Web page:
MONTREAL -- Quebec is ready to recognize and regulate the use of surrogate pregnancies in a new bill that would come with significant updates to the province's family law.

Justice Minister Simon Jolin-Barrette introduced on Thursday Bill 2 to reform family law to adjust it to new social realities.

Currently, in Quebec, contracts signed between a surrogate mother and the intended parents have no legal value under the Civil Code.

Bill 2 would provide a framework for the use of surrogate parents by requiring that a surrogacy agreement be signed by a notary before the pregnancy begins.

The surrogate mother will have to be at least 21 years old, and her contribution will be free of charge, but she could be compensated in case of loss of work income and reimbursed for several expenses.

After the birth of the child, the surrogate mother would have to agree that her parent-child relationship with the child would be deemed never to have existed. The parent-child relationship would be established with respect to the intended parents.

Only the surrogate mother can change her mind and withdraw from the agreement at any time. She could, for example, have an abortion, or decide to keep the child, without the risk of being sued by the intended parents.

However, from the moment they sign the surrogacy agreement, the parents will have responsibilities towards the child and will have to contribute to its subsistence.

"This is really important because currently, there are children who find themselves without legal protection," explained Jolin-Barrette at a news conference Thursday.

He gave the hypothetical of intended parents at odds with the surrogate mother in the eighth month of pregnancy and who then want "nothing more to do with the child."

"The child, at the moment, is not protected. There is no guarantee for him. (...) That is why it is necessary to establish a framework, as we are, very clearly, to protect the child and to protect the surrogate mother."

Quebec family law hasn't been revised since the 1980s. The Legault government intends to introduce a second bill in the coming months, this one on conjugality.

But while he opened many doors on Thursday, the justice minister was quick to close the door on multi-parenting, or when a child has three or four parents.

"For us, it is very clear that the family unit has only two parents," he said. "The literature and studies do not show that it is better for a child to have more than two parents."


Bill 2 also extends the presumption of paternity to common-law partners.

Currently, if a de facto spouse dies during the pregnancy of his or her spouse, he or she can only be recognized as a parent by court order, which is not necessary if the couple is married.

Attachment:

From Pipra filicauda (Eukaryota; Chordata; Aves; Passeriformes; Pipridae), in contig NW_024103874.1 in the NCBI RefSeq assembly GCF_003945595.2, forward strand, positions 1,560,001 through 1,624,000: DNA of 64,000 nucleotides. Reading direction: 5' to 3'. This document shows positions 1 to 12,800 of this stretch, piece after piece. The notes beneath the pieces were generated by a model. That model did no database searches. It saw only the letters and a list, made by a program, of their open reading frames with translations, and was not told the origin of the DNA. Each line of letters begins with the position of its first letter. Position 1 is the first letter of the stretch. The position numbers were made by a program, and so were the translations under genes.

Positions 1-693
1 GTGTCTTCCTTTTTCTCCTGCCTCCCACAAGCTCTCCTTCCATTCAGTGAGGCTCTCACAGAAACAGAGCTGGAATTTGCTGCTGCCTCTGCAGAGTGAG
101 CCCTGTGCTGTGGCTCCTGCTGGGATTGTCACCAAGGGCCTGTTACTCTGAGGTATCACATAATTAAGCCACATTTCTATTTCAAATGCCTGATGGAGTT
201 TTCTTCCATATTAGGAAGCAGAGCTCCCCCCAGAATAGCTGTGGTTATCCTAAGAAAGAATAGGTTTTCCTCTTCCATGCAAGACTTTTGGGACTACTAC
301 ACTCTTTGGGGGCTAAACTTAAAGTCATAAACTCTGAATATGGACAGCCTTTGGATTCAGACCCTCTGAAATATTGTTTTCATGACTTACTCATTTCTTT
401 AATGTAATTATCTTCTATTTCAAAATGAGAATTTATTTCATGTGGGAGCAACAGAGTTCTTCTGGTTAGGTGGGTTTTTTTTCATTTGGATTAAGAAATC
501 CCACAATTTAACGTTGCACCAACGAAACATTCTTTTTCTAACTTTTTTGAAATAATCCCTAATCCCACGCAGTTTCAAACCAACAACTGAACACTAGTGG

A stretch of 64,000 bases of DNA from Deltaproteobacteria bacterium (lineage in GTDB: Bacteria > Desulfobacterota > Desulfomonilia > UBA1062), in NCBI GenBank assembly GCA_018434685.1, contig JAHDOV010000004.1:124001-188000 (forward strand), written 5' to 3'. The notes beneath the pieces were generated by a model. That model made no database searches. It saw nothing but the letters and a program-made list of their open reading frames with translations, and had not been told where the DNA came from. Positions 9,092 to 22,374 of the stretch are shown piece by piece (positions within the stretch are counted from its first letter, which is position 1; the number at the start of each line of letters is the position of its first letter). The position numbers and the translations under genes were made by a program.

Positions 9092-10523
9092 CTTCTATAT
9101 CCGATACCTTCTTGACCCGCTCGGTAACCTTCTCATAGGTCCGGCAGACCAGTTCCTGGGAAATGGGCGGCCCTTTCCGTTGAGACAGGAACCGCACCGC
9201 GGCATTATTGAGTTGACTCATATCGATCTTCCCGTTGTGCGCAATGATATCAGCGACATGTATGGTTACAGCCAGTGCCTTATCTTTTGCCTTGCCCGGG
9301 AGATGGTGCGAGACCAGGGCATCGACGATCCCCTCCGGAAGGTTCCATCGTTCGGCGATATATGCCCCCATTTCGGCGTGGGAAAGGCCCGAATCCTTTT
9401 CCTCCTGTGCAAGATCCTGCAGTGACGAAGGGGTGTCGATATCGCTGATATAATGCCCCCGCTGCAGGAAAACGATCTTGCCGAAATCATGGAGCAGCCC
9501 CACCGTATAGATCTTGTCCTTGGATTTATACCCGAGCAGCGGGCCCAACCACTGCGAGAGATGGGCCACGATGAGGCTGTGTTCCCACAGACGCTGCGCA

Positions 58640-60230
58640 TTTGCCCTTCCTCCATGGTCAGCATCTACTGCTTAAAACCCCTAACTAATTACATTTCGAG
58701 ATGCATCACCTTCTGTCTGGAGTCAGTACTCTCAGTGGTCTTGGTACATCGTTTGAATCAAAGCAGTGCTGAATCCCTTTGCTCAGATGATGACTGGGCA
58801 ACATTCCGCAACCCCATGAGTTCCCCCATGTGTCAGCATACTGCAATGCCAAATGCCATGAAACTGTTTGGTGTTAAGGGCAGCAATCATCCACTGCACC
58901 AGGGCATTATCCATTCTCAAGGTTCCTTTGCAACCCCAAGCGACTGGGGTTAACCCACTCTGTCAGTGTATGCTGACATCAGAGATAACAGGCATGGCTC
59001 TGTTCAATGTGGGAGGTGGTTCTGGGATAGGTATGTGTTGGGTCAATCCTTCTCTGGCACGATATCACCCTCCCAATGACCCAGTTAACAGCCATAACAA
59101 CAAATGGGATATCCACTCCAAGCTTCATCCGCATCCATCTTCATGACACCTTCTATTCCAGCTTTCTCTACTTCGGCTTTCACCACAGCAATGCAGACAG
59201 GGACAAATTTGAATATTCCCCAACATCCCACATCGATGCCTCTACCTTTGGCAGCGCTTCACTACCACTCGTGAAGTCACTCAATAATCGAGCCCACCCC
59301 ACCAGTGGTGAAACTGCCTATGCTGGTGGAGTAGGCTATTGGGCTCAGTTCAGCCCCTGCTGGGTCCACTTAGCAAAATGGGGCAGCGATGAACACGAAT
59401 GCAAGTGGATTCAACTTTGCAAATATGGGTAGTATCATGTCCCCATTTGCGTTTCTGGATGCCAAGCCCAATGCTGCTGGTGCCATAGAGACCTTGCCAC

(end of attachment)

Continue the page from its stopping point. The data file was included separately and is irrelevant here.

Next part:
"In 2021, this is not acceptable," said Jolin-Barrette, who said he has heard of several "heartbreaking situations. We will put an end to this injustice, which sometimes harms the child."

Quebec will also add the option of maintaining a relationship with the parent's former spouse. It states that the continued relationship must be in the best interests of the child and involve persons who are significant to the child.

On another note, the government wishes to allow a person, under certain conditions, to change their gender identity on their birth certificate and to change their given names accordingly.

The bill would also allow people whose names were changed at a residential school, and their descendants, to revert to a traditional Indigenous name at no cost.


In addition, the legislation enshrines in the Charter of Rights and Freedoms a new right to know one's origins for anyone born of a procreation involving the contribution of a third party.

The purpose is to allow the adopted person or other person to know the name and profile of the third party, as well as the information that would allow him or her to contact the third party, unless the third party has expressed a refusal of contact.

The Bill also gives the adoptee the right to obtain, under certain conditions, a copy of his or her original birth certificate and judgments relating to the adoption.

It gives the adoptee the right to obtain the names of his or her original grandparents and siblings, along with, if they consent, contact information for them.

Upon coming to power in 2018, the Coalition Avenir Québec (CAQ) had promised to undertake an ambitious family law reform.

The previous Couillard government had briefly toyed with the idea of a broad reform, but then abandoned it in the face of the magnitude of the task and the complexity of the issues raised.


Just hours after the bill was tabled, the Chambre des notaires du Québec issued a press release hailing the Legault government's "remarkable initiative."

"Today's society is made up of different family models and this bill restores the balance of legal protections for everyone in them. The imposition of a process (...) accompanied by an impartial notary (...) is evidence of the seriousness given (...) to the legal protection of the parties," said the president of the Chamber of Notaries, Hélène Potvin.

- This report by The Canadian Press was first published in French on Oct. 22, 2021.